Exchange firms willing to open LCs for imports at open market rates

Zafar Paracha says exchange firms can pay up to $50,000 for pending and new LCs

Business Desk
Bundles of dollar bills seen in this file photo. — Reuters
Bundles of dollar bills seen in this file photo. — Reuters
  • Exchange firms offer financing at open market rates.
  • Can pay up to $50,000 for pending, new LCs, says Zafar Paracha.
  • Paracha says Dollar rate in black market has spiked to over Rs270.

KARACHI: Exchange firms on Saturday offered the government to pay for the opening of letters of credit (LCs) for imports as banks hesitate to do so due to a shortage of foreign reserves.

General Secretary Exchange Companies Association, M Zafar Paracha, said in a statement that numerous sectors and industries are facing issues due to the banks' refusal to open the letters of credit.

Taking note of the crisis, the exchange companies decided to share the load, offering to assist the government by providing the needed US dollars, just as these firms do for credit card settlement, education purposes and medical treatments abroad, as well as Hajj, Umrah, religious pilgrimages, and other travels, he added.

Paracha said, “If the government allows, the exchange companies are ready to pay up to USD 50,000/- for the pending LCs and open new LCs to facilitate the concerns for the nation and country.”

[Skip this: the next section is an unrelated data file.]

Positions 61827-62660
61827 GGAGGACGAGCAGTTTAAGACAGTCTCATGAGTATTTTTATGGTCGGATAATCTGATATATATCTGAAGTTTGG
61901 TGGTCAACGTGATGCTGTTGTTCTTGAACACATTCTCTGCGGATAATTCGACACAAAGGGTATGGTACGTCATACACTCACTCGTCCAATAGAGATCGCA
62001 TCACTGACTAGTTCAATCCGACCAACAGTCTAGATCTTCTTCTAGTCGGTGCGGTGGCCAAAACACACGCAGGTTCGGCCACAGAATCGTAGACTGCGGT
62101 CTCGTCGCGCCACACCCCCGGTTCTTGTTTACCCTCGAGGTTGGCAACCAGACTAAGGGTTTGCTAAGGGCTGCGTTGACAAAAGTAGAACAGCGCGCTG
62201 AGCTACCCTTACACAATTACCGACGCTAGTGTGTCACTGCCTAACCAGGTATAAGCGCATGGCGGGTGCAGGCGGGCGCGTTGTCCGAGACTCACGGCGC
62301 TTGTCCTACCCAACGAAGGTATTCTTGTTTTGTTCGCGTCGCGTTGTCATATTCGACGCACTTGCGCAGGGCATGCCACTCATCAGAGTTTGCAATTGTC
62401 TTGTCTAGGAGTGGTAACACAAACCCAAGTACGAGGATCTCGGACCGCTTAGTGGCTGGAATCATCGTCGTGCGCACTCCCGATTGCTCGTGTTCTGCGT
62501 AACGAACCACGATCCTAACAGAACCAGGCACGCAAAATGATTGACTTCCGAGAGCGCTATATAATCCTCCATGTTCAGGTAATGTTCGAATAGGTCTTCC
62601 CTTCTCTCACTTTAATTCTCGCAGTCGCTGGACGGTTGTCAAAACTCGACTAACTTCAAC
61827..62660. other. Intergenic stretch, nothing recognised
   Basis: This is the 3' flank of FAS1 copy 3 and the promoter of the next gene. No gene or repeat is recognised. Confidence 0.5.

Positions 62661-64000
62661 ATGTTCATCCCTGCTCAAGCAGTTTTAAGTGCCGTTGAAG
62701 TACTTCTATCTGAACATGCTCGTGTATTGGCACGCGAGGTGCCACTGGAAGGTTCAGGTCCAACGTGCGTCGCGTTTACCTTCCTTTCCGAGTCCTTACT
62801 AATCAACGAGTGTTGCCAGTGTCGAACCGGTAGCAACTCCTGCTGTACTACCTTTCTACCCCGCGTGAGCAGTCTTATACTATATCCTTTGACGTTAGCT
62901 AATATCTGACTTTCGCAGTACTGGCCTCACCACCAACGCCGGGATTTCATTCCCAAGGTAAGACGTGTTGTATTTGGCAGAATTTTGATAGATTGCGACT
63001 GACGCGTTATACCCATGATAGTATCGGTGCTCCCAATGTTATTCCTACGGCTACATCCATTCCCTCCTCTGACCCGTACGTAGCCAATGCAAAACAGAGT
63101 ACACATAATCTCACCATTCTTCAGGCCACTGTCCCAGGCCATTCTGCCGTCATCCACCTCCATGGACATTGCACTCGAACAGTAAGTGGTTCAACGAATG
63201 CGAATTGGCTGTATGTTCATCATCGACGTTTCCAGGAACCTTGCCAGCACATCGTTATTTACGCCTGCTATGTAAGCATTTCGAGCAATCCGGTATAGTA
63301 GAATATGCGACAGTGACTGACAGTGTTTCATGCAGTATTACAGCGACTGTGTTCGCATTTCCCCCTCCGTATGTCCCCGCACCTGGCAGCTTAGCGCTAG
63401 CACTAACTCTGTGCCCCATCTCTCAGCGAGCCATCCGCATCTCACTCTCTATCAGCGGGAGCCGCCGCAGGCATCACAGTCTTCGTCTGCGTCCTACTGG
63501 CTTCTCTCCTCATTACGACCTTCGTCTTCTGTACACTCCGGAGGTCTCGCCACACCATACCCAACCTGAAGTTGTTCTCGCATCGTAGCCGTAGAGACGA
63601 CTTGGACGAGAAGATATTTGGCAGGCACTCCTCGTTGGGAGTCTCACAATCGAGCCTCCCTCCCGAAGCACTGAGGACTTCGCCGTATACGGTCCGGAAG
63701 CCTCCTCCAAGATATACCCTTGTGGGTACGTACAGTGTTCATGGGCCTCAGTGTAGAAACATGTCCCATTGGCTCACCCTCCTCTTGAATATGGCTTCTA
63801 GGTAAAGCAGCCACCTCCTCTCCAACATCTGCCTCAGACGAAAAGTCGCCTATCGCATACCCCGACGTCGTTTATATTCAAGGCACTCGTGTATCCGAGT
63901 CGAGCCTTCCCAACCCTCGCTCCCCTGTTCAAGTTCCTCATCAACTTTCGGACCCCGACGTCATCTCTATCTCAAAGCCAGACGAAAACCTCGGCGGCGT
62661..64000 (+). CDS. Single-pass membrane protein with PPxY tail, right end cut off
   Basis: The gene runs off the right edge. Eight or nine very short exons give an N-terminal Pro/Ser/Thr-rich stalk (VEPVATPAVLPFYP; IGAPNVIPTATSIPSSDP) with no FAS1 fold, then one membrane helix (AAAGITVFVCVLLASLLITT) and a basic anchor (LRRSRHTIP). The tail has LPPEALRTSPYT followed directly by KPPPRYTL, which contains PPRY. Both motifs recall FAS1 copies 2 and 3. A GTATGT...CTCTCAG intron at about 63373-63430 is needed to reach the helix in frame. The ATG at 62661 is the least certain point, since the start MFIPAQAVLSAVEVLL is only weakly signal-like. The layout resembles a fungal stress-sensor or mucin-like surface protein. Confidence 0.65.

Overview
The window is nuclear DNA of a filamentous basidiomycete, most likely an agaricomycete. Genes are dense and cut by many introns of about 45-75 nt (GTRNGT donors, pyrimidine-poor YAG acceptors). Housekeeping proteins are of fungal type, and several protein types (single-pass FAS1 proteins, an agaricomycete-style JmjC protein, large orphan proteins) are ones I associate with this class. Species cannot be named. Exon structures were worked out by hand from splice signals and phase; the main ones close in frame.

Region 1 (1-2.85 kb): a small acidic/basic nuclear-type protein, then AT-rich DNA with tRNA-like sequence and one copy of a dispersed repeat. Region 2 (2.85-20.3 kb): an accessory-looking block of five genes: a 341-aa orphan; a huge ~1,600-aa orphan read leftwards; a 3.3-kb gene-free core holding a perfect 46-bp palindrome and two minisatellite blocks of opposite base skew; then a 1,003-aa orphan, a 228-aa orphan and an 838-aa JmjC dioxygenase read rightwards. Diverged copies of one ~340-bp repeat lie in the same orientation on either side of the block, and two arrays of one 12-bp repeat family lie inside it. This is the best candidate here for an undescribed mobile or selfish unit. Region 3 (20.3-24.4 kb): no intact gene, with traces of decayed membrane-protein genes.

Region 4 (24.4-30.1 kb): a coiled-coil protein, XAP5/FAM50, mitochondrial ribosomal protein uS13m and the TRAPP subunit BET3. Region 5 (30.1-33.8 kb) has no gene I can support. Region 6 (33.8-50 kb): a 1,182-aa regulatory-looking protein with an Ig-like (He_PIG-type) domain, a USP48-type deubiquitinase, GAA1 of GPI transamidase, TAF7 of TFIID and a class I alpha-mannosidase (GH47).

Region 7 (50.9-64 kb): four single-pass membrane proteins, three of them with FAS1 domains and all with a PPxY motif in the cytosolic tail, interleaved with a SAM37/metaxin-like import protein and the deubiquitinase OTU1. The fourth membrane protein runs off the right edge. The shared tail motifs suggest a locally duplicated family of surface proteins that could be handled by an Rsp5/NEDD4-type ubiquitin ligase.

He added that this would assure the availability of essentials and ease the government's burden.

He added that they might finance imports (letter of credit /LCs) worth $200-250 million in the next month. However, he said they would offer the financing at Rs255/$...compared to Rs227/$ in the inter-bank market.

He said that the rate in the black market has spiked to over Rs270.

Paracha said financing LCs through the open market would help divert the much-needed foreign exchange from the illegal hawala-hundi markets to the open legal market.

He said the exchange firms' suggestion has already been delivered to Finance Minister Ishaq Dar. The currency dealers' proposals come as the country toils with diminishing foreign exchange reserves. According to SBP data, the central bank’s foreign reserves fell by $245 million to $5.6 billion as of December 30.

The interbank and the open market gap has risen extensively as commercial banks refuse to open letters of credit for different import consignments, whereas exchange firms have yet to release dollars to even their frequent non-trade clients.

Importers have been confronting the brunt of the dollar drought, with their credit letters either denied or consignments sitting at docks for weeks because of a lack of clearance from banks. This also imposes demurrage charges on importers, additionally deepening their liquidity problems.

On Friday, January 6, edible oil importers requested the central bank to intervene as commercial banks refused to issue credit letters on the interbank rate despite the exclusion of the sector from the condition of prior permission from the central bank.